Belgian historians have concluded that the country actively cooperated with Germany's Nazi regime during World War II in deporting Jews. The state even went beyond German demands at the time.
Belgium actively helped the occupying German forces round up and deport the country's Jewish population during the Second World War, according to historians from the Center for Historical Research and Documentation on War and Contemporary Society (Ceges) in Brussels.
"The Belgian state adopted a docile and cooperative attitude in some very diverse, but crucial domains providing collaboration unworthy of a democracy, with a policy that was disastrous for Belgian and foreign Jews," the historians said.
The report "Docile Belgium," commissioned by the Belgian parliament, said the state collaborated with the Nazis for "economic, as well as ideological and legal-administrative" reasons. It is the first time Belgium's cooperation with the Nazis has been presented in such detail.
Project leader Rudi Van Doorslaer said "a xenophobic and sometimes anti-Semitic culture of the ruling elite" in the 1930s had prepared Belgium psychologically for the persecution of the Jews. The "democratic deficit" in the years from 1930 to 1940 had also played a role, Doorslaer said.
"The step from passive to active collaboration was quickly taken," Doorslaer said as he read the report's conclusions to the parliament on Tuesday.
Government in exile authorized cooperation with the Nazis
Doorslaer said the country had closed its doors to Jews fleeing Germany after Hitler came to power in 1933. According to the Ceges study, the deportations began shortly after May 10, 1940, when German annexed predominantly German-speaking cantons in eastern Belgium.
Following the Nazi invasion in 1940, the Belgian government fled to Britain. But the report found that the government in exile in London during the war "never let it be known that policies had to be adapted and that the behavior of leading civil servants and magistrates was unconstitutional and democratically reprehensible."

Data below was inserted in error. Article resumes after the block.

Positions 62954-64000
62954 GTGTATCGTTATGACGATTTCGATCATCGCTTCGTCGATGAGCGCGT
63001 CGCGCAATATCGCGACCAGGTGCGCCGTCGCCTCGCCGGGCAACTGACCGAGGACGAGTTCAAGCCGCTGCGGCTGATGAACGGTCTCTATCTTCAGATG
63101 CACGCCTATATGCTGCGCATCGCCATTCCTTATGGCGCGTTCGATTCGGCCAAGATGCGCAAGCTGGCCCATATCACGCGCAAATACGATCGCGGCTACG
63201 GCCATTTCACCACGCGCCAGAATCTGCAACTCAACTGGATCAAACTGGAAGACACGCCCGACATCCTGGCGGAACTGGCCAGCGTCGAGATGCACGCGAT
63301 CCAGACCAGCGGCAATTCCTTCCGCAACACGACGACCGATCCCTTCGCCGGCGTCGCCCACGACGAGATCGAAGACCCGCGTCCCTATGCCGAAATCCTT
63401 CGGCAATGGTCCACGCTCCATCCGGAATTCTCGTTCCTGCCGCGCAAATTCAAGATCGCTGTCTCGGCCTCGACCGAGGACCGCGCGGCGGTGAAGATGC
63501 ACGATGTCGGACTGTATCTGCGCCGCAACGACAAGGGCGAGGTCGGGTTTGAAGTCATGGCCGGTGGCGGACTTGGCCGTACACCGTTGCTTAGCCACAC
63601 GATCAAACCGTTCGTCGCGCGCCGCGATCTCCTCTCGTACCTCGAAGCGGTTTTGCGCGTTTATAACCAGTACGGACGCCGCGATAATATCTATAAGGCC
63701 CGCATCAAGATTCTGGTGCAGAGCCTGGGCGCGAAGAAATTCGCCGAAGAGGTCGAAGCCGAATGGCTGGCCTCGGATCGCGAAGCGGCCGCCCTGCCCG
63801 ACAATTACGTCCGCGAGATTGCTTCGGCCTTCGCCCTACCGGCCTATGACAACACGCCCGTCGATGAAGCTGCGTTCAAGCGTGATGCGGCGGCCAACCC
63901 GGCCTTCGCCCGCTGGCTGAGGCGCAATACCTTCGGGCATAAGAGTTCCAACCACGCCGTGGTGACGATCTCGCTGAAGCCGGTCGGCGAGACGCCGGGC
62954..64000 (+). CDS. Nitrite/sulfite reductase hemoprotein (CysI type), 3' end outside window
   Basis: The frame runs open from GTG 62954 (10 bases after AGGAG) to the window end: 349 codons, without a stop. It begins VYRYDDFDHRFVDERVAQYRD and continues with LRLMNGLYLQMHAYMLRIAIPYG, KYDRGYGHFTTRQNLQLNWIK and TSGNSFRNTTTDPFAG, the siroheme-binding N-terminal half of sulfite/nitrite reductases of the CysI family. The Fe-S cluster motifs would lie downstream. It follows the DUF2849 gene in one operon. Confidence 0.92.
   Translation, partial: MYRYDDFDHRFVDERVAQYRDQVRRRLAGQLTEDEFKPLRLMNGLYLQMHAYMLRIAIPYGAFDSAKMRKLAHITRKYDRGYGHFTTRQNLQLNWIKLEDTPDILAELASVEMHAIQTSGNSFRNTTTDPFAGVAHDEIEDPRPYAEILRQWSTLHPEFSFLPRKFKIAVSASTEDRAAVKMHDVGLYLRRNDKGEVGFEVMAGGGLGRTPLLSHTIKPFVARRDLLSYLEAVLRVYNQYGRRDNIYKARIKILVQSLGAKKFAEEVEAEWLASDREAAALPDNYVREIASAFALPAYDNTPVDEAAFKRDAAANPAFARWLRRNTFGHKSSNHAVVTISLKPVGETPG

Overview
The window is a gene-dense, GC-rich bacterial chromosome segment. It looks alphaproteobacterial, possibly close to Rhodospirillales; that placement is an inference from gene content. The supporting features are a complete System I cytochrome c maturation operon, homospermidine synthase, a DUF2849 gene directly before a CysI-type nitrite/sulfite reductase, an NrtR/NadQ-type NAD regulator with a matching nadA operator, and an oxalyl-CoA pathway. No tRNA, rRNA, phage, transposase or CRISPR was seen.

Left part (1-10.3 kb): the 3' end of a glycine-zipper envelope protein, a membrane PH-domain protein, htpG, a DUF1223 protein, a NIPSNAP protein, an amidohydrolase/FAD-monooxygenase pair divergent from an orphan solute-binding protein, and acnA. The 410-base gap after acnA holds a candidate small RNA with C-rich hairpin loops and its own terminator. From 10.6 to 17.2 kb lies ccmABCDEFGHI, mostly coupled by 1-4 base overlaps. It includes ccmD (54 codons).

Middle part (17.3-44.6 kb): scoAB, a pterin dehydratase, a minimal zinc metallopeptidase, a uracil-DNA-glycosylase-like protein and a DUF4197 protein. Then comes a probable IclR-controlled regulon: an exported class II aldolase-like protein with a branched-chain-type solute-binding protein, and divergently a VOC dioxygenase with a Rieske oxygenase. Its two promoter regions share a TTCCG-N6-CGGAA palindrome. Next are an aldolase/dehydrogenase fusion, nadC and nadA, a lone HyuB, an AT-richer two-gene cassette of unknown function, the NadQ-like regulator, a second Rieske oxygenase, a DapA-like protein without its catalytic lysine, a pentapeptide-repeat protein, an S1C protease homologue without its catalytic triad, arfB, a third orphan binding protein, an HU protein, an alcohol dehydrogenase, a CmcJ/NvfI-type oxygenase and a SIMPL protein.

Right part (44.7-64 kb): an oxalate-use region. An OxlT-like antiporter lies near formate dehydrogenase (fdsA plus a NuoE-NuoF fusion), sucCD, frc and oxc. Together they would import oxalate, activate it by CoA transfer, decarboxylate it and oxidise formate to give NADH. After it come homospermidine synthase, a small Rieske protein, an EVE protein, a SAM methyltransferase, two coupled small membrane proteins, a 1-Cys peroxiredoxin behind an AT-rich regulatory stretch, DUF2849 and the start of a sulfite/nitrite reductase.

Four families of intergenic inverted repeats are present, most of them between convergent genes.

However, Belgian authorities were not aware in summer 1942 that Jews deported to Poland were being exterminated, the report said.
Some 50,000 Jews lived in Belgium in the 1930s. About half were killed during the Holocaust.
Many Belgians tried to save Jewish people
Belgian Jewish groups reacted positively to the study.
"This report is fundamental and it is a victory for enlightened democracy," said Philippe Markiewicz, head of the Coordination Committee of Belgian Jewish Organizations.
Markiewicz said despite the negative impact of the report, there were many Belgians who risked their lives to save Jews.
Findings should go into the history books
The Ceges historians spent three years researching and writing the 1,114-page study and were able to view documents previously unused.
Prime Minister Guy Verhofstadt apologized already to the Jewish community in 2002 for Belgium's role in the Holocaust. His spokesman said that Verhofstadt felt the Ceges findings should be incorporated into history textbooks.
The historians worked out the details of three major phases relating to the persecution of Belgian Jews. In October and November 1940, the central government followed the Nazis' request to require all Jews to register with their local authorities.
In the summer of 1942, when the Nazi regime began massively deporting Belgians of Jewish origin, collaboration started diminishing. Brussels refused to make Jews wear yellow stars, which the Nazis prescribed in order to identify them more easily. The police in Antwerp, on the other hand, arbitrarily arrested 1,243 Jews and handed them over to the Germans.
After the end of the war, Belgian military judicial authorities decided that investigating the deportation of the Jewish people was too "delicate" to be allowed to continue.
There are more and more asylum seekers in Germany and the immigration office can barely keep up with the applications. Now, soldiers are being called in to speed up the process - though not without controversy.
Italian film "La Grande Bellezza" (The Great Beauty) has claimed four European Film Awards, including best film and a best actor award for Toni Servillo. This year's ceremony was held in Berlin.
Greece's parliament has passed a 2014 budget continuing the country's course of austerity measures. Meanwhile, international creditors have suspended a visit to Athens - and by extension the next tranche of loans.
It was a venue where odd things happened. Berlin's legendary Festsaal Kreuzberg was an art space that DW's 'Insider' Jan Kage helped define - by emceeing women's arm wrestling contests and befriending the security guard.